The third category of biblical rest is the eternal rest which is ours in heaven, where 'there will be no more death or mourning or crying or pain, for the old order of things has passed away.' (2) We can look forward to this eternal reality that speaks of a better place, which is our hope in Jesus.
So how then, might we live in the light of God's three categories of rest: (creation, salvation and eternal)? I suggest there are three concepts to consider as we think about how to rest well.
First: relational connection to God
Saint Augustine of Hippo (AD354-430) a north African bishop and theologian wrote, 'You have made us for yourself, and our hearts are restless, until they can find rest in you.' (3) He recognised that true rest for human beings finds its origin in our relationship and connection to God. Jesus himself recognised that time alone with his heavenly Father was not an optional extra. He made it a priority. Part of the purpose of the sabbath day rest as ordained in the Bible is to strengthen our relational connection with God. This includes worshipping together with God's people. (4)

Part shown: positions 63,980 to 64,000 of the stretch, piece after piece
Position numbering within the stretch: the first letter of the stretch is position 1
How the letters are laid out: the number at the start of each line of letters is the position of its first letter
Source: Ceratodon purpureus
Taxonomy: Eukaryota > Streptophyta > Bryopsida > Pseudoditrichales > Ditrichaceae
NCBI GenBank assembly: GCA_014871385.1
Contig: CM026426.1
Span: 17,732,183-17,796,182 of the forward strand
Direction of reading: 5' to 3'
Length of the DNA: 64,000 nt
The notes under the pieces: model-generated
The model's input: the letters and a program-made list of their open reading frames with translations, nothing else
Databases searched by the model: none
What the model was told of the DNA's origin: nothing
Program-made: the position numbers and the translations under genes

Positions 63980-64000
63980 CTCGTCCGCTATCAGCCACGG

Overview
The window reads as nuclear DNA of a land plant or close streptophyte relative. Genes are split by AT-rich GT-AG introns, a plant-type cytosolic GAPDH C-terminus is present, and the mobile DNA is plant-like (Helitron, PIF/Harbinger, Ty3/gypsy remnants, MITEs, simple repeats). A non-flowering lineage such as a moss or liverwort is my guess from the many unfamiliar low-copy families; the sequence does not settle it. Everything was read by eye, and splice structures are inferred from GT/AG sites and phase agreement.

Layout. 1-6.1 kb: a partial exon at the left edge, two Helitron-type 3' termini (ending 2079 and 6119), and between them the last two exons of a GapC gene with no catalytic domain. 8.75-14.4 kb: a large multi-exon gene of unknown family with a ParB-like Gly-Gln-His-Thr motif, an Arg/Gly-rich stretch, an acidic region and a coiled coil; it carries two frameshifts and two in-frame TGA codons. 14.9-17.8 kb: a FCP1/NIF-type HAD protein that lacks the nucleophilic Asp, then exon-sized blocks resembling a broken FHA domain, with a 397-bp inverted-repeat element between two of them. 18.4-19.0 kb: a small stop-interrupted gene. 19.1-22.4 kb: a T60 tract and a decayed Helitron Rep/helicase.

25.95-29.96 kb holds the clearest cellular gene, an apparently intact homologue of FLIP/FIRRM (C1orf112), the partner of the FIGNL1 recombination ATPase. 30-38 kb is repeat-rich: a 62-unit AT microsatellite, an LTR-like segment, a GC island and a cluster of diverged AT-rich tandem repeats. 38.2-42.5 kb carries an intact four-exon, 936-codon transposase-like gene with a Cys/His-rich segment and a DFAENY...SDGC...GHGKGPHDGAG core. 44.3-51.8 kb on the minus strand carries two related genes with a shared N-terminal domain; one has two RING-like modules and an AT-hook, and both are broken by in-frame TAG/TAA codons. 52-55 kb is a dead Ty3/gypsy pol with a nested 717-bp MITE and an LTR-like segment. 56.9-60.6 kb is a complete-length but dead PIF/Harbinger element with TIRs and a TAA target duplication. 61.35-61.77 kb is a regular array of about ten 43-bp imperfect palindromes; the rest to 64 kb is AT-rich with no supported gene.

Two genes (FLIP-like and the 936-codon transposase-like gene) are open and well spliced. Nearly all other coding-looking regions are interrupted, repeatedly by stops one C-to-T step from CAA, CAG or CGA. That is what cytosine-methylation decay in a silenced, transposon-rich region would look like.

But if rest starts with relational connection with God, then we need to shape our lives to prioritise it throughout the year. Reading the Bible, prayer and worship are foundational to our relationship with God. The outworking of that may be down to individual preferences. Some of us like worshipping God with loud music, some like quietness and reflection, some of us like both.
Some of us like reading Christian books or listening to sermons. We can connect with God
and rest in God through going for a walk, gardening, sport or doing something active. These have different connective potential for each one of us. Jesus invites us to find rest for our souls in him, (5) from the sins that weigh us down, from the cares